4Ward/FrankenFourth: Age of Worms, Episode 108

  • Adair (level 3 elf war cleric)
  • Humal (level 3 wrathful cambion wizard)
  • Sumia (level 3 elf rogue)

After spending several days recuperating, the party returned to the Ebon Triad's temple.

To say that it was in disarray would have been a vast understatement: the elevator was destroyed, forcing them to climb down hundreds of feet of chain in order to make it to the main chamber, where they found countless dismembered bodies strewn about.

Apparently, the monstrous creature had thoroughly ransacked the place before seeking them out.

They set about exploring the other two wings of the temple. The first was dedicated to Morrigan, an old, somewhat obscure war god. They checked each room as they went, and the further they ventured the less destruction they observed. The very last room looked to be the perfectly intact bedchamber for this particular cult's high priest. He was dead, but his body was completely unharmed.

This lead Sumia to theorize that the creature had somehow stolen his soul, possibly in a similar fashion as the three-faced high priest they previously fought. Her hypothesis was confirmed when Filge tried communicating with his spirit, and his ritual failed to provide any results.

While they looted his room Humal found several scrolls. One of them seemed to contain nothing more than garbled characters, but when he referenced the cipher scroll they found in the three-faced priest's laboratory the message became clear: it mentioned a being called Kyuss, an "age of worms", and that they would need the "worms of Kyuss" in order to further their agenda.

Though it did not explain why, it also stated that what they sought could be found in the Mistmarsh, among the lizardmen tribes that dwelled there.

The third and final wing was little more than a cavernous series of tunnels. Bones were both placed in roughly hewn alcoves and scattered about. Corpses of slain cultists wore gruesome armor made of bones, and wielded heavy maces. Though none of the dead rose to trouble them, a pack of chokers were either dwelling there the entire time, or recently moved in while the party was recovering.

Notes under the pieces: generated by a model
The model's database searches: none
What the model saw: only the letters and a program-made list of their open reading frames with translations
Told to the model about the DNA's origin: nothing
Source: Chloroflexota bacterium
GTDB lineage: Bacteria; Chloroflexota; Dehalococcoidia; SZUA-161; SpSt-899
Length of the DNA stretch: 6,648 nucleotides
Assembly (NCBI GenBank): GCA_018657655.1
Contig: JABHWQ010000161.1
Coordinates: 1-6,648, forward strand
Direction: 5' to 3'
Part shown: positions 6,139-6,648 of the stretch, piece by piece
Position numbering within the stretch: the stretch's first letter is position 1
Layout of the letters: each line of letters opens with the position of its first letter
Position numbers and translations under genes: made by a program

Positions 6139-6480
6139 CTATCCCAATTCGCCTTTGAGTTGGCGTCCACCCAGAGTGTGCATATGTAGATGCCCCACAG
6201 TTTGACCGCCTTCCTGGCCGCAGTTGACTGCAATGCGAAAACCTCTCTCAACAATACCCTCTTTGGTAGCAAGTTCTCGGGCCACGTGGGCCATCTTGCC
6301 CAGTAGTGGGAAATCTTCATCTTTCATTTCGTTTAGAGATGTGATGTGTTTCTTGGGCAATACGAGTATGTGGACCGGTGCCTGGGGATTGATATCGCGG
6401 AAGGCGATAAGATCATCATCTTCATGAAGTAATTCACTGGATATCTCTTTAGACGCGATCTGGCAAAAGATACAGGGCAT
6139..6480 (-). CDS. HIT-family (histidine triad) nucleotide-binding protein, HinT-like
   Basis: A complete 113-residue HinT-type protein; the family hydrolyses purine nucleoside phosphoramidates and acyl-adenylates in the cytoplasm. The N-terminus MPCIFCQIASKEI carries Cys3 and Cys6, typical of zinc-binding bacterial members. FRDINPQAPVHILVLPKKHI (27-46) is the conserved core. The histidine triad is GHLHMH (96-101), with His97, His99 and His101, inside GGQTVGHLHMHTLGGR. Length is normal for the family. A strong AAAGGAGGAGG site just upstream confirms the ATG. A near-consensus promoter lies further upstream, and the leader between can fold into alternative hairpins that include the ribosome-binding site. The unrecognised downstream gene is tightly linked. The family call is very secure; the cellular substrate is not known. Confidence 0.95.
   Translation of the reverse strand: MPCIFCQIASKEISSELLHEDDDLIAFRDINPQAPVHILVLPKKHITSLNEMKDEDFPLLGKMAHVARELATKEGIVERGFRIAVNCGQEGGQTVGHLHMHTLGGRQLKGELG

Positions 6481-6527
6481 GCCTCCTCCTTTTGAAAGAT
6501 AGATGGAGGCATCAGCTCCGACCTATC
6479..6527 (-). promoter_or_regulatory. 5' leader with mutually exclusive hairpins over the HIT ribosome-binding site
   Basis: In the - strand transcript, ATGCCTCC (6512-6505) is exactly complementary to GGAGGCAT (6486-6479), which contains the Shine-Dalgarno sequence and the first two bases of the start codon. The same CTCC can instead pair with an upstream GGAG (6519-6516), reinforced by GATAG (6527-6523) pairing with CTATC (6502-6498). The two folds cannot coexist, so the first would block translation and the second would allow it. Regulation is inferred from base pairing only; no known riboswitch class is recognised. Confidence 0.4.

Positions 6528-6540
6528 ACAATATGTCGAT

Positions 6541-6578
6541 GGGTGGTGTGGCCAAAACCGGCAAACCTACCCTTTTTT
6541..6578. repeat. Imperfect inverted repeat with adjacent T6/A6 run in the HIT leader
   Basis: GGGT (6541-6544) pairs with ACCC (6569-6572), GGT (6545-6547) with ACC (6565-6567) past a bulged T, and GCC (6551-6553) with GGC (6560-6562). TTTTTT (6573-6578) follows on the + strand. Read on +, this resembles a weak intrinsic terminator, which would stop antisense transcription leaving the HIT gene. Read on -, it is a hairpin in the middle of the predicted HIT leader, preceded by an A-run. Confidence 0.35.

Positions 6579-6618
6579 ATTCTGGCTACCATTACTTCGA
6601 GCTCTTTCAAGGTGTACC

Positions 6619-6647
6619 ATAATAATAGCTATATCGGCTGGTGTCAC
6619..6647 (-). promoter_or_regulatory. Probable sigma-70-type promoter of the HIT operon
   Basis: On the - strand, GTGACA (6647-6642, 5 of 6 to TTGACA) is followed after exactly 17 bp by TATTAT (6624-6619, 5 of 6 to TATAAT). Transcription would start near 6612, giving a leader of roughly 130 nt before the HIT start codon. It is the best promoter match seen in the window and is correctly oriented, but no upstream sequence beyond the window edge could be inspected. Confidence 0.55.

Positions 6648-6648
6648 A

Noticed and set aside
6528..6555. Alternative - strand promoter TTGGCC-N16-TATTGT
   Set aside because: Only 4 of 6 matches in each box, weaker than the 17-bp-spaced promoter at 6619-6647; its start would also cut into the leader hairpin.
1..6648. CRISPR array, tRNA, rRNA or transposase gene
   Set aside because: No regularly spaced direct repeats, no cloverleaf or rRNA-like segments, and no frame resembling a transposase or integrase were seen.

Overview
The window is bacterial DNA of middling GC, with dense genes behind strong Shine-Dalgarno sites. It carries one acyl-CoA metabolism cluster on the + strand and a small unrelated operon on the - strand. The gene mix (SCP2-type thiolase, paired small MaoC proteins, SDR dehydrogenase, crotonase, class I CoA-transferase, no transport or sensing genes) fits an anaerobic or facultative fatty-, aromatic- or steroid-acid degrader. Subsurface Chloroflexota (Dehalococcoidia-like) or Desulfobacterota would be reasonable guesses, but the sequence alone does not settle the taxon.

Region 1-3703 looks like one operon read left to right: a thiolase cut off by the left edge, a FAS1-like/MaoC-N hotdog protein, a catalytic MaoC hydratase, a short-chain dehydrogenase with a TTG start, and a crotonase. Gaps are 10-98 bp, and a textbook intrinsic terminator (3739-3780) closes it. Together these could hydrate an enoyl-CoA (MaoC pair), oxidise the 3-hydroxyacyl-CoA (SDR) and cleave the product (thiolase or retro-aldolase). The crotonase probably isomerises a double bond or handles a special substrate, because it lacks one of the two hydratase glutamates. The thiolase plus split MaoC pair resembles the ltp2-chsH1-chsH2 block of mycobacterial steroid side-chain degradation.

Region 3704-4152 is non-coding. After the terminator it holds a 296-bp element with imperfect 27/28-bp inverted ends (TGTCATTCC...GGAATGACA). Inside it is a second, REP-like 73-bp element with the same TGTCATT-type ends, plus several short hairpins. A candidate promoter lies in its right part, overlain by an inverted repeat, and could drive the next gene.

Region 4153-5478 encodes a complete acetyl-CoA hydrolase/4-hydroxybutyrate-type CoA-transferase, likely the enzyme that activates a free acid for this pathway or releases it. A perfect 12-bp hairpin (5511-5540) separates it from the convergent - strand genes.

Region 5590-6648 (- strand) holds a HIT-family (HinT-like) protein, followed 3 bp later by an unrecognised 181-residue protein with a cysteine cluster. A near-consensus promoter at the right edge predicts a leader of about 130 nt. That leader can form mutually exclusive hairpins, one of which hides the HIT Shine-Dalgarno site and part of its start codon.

Fortunately, they only had to slay a few before the rest fled back into the shadows.

They scaled a cliff, crossed a rickety wooden bridge, and found several large chambers connected by narrow, winding passages. As with the previous wing, the furthest chamber contained the corpse of the cult's high priest, also without any visible wounds. It was slumped in a crudely carved stone chair, before which was a small pool of blood, a bowl of dried mushrooms, and numerous scraps of parchment.

Humal examined the parchment, and was able to puzzle out the rambling, disjointed notes. They spoke of a swarm of worms, the return of Kyuss, and the Age of Worms.

Design Notes
Going through The Three Faces of Evil, I noticed that there's a bunch of masterwork weapons and armor, which was a thing in 3rd Edition Dungeons & Dragons: masterwork weapons gave you a +1 bonus to hit, while masterwork armor reduced your armor check penalty by 1. For some bizarre reason, only masterwork weapons and armor could be magical.

Something we've been kicking around is whether Craft (and, I suppose, Profession) skills should be included in FrankenFourth. My reasoning against it them is, despite what 4th Edition detractors have said, that Craft (and Profession) rarely come up in actual play: I played 3rd Edition for nearly a decade, and the only Craft skill I ever used with any frequency was Craft (alchemy).

After reading the Weapon Mastery section in Rules Cyclopedia, I like the idea of making Craft skills something you can learn at any time, so long as you put in the necessary amount of time (which could be reduced if you study under someone more skilled than you).

This way, you don't have to invest actual points or slots in a very specific skill with nebulous applications, and characters can't run around adventuring, yet still quickly and easily eclipse the skill of craftsmen that dedicate their entire lives to doing that one thing.

A Sundered World is out (and also available in dead-tree format)! If you for some reason don't want the entire setting, you can just snag the races and classes.

The Ghost has manifested!

Sunken Treasures has been dredged up from the depths!

Lichfield is available for public consumption. If you want a concise adventure with a Silent Hill feel, be sure to check it out! Primordial Machine is also out, so if you want to catch a glimpse of A Sundered World, now's your chance! Finally, we've updated If These Stones Could Scream.

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